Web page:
by Josh Sanderlin

With names like “Toke Back Mountain,” “Hemperor,” and “General Washington’s Secret Stash,” the beer industry is embracing cannabis, both as an ingredient and a marketing ploy. Even the large beer producers are getting involved.

 

Recently, Molson-Coors announced its new partnership with the Hydropothecary Corporation to develop a non-alcoholic, THC-infused drink for the Canadian market. Heineken released its own non-alcoholic, THC-infused “Hi-Fi Hops” through its subsidiary, Lagunitas. (The beer giant is also producing a THC vape cartridge infused with hops.)

 

In the US, the situation is murky, legally-speaking, because THC is still listed under Schedule I of the Controlled Substances Act, along with cannabis itself. But what about beverages with THC’s non-psychoactive sister cannabinoid, CBD?

by Josh Sanderlin

With names like “Toke Back Mountain,” “Hemperor,” and “General Washington’s Secret Stash,” the beer industry is embracing cannabis, both as an ingredient and a marketing ploy. Even the large beer producers are getting involved.

Recently, Molson-Coors announced its new partnership with the Hydropothecary Corporation to develop a non-alcoholic, THC-infused drink for the Canadian market. Heineken released its own non-alcoholic, THC-infused “Hi-Fi Hops” through its subsidiary, Lagunitas. (The beer giant is also producing a THC vape cartridge infused with hops.)

In the US, the situation is murky, legally-speaking, because THC is still listed under Schedule I of the Controlled Substances Act, along with cannabis itself. But what about beverages with THC’s non-psychoactive sister cannabinoid, CBD?

As an attorney, I’m frequently asked, “CBD is legal, right?” The short answer is: well, no.

In 2013, Congress attempted to legalize CBD derived from industrial hemp, a plant which is related to cannabis but produces only a miniscule amount of THC. (To be classified as industrial hemp, it cannot contain over .3 percent THC). To do so, Congress legalized the production of industrial hemp for research purposes. At the same time, they also legalized “any part of [an industrial hemp] plant.” Until last year, everyone assumed that CBD was a “part” of an industrial hemp plant, and therefore legal under federal law.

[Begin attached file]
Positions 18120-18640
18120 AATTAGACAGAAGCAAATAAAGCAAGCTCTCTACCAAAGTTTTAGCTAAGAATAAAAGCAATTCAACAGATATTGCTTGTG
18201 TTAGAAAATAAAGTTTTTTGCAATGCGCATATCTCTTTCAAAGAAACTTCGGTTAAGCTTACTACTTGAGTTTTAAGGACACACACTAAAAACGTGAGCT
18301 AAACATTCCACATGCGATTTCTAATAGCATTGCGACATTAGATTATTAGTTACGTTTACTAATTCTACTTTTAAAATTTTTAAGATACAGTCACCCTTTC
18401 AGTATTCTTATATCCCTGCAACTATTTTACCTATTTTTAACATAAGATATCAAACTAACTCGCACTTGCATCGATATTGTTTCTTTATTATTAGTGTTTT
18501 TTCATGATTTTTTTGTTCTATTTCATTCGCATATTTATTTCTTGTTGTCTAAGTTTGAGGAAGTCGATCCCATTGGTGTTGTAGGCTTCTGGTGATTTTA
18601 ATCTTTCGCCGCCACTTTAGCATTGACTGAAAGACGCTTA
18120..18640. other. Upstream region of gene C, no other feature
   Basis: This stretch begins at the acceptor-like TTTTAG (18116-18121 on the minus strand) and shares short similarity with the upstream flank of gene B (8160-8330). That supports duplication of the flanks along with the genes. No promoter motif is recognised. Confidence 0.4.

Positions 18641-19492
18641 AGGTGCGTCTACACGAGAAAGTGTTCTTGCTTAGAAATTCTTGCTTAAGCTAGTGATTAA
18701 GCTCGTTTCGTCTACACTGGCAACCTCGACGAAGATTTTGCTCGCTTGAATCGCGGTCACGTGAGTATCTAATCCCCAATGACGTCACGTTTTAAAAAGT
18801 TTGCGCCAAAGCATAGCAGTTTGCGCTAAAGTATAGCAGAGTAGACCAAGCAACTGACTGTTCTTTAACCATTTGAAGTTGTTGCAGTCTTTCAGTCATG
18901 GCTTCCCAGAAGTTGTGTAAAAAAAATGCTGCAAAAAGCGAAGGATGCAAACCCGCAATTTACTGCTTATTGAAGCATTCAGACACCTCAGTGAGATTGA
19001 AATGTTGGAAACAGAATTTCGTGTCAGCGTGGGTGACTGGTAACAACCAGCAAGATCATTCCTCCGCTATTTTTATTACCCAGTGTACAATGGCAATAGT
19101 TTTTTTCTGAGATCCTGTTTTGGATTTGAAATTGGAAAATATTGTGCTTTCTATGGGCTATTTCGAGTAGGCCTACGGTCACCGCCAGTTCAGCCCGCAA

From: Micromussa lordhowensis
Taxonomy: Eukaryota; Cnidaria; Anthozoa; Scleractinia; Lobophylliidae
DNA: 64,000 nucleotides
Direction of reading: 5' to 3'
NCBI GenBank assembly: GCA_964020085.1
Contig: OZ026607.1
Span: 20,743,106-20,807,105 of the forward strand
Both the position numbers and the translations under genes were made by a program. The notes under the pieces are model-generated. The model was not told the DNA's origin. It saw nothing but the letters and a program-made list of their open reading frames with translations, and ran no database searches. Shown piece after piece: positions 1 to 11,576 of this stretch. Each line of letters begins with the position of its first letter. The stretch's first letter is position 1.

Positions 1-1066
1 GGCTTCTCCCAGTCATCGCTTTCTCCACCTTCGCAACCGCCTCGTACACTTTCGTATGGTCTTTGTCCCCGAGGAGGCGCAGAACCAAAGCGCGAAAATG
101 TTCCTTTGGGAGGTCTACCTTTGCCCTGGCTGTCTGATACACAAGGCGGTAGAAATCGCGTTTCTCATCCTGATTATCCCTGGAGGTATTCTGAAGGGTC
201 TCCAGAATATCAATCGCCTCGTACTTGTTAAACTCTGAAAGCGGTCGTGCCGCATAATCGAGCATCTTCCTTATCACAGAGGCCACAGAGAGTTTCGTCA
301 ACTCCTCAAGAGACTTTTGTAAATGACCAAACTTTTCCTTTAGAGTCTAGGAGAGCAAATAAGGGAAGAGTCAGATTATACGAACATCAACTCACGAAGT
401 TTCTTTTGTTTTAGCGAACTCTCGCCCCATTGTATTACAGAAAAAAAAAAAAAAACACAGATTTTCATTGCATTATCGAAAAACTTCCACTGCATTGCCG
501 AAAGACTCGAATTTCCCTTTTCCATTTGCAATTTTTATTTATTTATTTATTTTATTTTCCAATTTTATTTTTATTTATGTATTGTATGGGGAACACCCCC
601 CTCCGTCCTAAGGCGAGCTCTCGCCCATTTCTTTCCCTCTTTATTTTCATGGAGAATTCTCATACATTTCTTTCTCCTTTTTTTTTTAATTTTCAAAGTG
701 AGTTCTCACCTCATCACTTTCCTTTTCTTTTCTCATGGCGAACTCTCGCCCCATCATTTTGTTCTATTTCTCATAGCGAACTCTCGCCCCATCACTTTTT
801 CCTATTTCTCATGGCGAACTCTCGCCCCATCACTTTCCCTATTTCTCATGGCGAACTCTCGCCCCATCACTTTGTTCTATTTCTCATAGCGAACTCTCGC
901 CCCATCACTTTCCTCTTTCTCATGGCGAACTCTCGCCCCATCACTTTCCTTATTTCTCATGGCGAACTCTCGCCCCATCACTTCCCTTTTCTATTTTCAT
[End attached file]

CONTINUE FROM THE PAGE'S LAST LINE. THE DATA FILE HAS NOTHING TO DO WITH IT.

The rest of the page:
Enter the Drug Enforcement Administration (DEA). In 2016, the DEA published a new rule stating that the term “marihuana extract” means “an extract containing one or more cannabinoids that has been derived from any plant of the genus Cannabis….” Because industrial hemp and THC-producing cannabis both come from the plant Cannabis sativa L., the DEA’s new definition classified all CBD as an illegal extract, regardless of whether it was derived from hemp or pot.

The hemp industry was shocked. They sued. Congress was still on their side: they submitted an amicus brief in support of the hemp industry. But the U.S. Court of Appeals for the Ninth Circuit Court tossed out the case, on largely procedural grounds. So the DEA’s rules on extracts remained in effect. CBD had become, once again, a Schedule I drug.

So how are craft beer companies releasing “CBD-infused” beer? Many are simply brewing with industrial hemp, instead of adding extracted CBD. This allows them to claim their beer has CBD — without running afoul of the DEA.

But the DEA isn’t the only regulatory body they need to worry about. Another federal agency, the Alcohol and Tobacco Tax and Trade Bureau (TTB), requires any non-standard beer ingredients to gain prior approval. And the TTB views industrial hemp as a non-standard ingredient. As the new CBD brews began to hit the market, TTB began to investigate. Those investigations resulted in several cease-and-desist letters to brewers.

Eventually, the TTB released an undated “FAQ” about brewing with hemp. The agency won’t approve any beer formulas that include the use of a Schedule I drug, it warned, and will defer to the DEA about what constitutes a Schedule I drug. (They also noted that industrial hemp is legal only for research purposes — not for commercial use.)

Much of this legal headache could dissolve in the next few weeks. Congress must pass the 2018 Farm Bill by the end of the month. This could include full legalization of industrial hemp.